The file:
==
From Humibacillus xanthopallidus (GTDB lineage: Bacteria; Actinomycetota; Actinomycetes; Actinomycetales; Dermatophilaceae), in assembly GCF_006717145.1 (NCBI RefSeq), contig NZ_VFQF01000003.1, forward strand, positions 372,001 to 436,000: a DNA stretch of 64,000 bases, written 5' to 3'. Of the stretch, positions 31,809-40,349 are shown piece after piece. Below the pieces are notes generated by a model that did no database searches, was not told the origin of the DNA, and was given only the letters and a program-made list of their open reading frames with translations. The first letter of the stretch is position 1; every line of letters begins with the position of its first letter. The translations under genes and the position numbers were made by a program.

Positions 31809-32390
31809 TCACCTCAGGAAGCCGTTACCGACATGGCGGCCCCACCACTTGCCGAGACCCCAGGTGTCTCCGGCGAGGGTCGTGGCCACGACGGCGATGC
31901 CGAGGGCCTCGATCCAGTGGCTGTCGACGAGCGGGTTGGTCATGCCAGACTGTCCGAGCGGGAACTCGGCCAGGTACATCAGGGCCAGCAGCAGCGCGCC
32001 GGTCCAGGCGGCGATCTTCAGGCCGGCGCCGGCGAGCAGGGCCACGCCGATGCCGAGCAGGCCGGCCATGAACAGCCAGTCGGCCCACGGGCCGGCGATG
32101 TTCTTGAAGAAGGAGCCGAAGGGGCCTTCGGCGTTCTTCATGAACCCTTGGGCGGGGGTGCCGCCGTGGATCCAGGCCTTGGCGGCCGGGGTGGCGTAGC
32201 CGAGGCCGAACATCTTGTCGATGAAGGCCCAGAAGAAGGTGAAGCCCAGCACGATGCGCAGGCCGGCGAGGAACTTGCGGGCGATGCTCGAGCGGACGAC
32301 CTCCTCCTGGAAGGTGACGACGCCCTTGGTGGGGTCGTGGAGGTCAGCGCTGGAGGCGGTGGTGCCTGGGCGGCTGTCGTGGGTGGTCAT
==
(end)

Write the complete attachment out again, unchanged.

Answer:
From Humibacillus xanthopallidus (GTDB lineage: Bacteria; Actinomycetota; Actinomycetes; Actinomycetales; Dermatophilaceae), in assembly GCF_006717145.1 (NCBI RefSeq), contig NZ_VFQF01000003.1, forward strand, positions 372,001 to 436,000: a DNA stretch of 64,000 bases, written 5' to 3'. Of the stretch, positions 31,809-40,349 are shown piece after piece. Below the pieces are notes generated by a model that did no database searches, was not told the origin of the DNA, and was given only the letters and a program-made list of their open reading frames with translations. The first letter of the stretch is position 1; every line of letters begins with the position of its first letter. The translations under genes and the position numbers were made by a program.

Positions 31809-32390
31809 TCACCTCAGGAAGCCGTTACCGACATGGCGGCCCCACCACTTGCCGAGACCCCAGGTGTCTCCGGCGAGGGTCGTGGCCACGACGGCGATGC
31901 CGAGGGCCTCGATCCAGTGGCTGTCGACGAGCGGGTTGGTCATGCCAGACTGTCCGAGCGGGAACTCGGCCAGGTACATCAGGGCCAGCAGCAGCGCGCC
32001 GGTCCAGGCGGCGATCTTCAGGCCGGCGCCGGCGAGCAGGGCCACGCCGATGCCGAGCAGGCCGGCCATGAACAGCCAGTCGGCCCACGGGCCGGCGATG
32101 TTCTTGAAGAAGGAGCCGAAGGGGCCTTCGGCGTTCTTCATGAACCCTTGGGCGGGGGTGCCGCCGTGGATCCAGGCCTTGGCGGCCGGGGTGGCGTAGC
32201 CGAGGCCGAACATCTTGTCGATGAAGGCCCAGAAGAAGGTGAAGCCCAGCACGATGCGCAGGCCGGCGAGGAACTTGCGGGCGATGCTCGAGCGGACGAC
32301 CTCCTCCTGGAAGGTGACGACGCCCTTGGTGGGGTCGTGGAGGTCAGCGCTGGAGGCGGTGGTGCCTGGGCGGCTGTCGTGGGTGGTCAT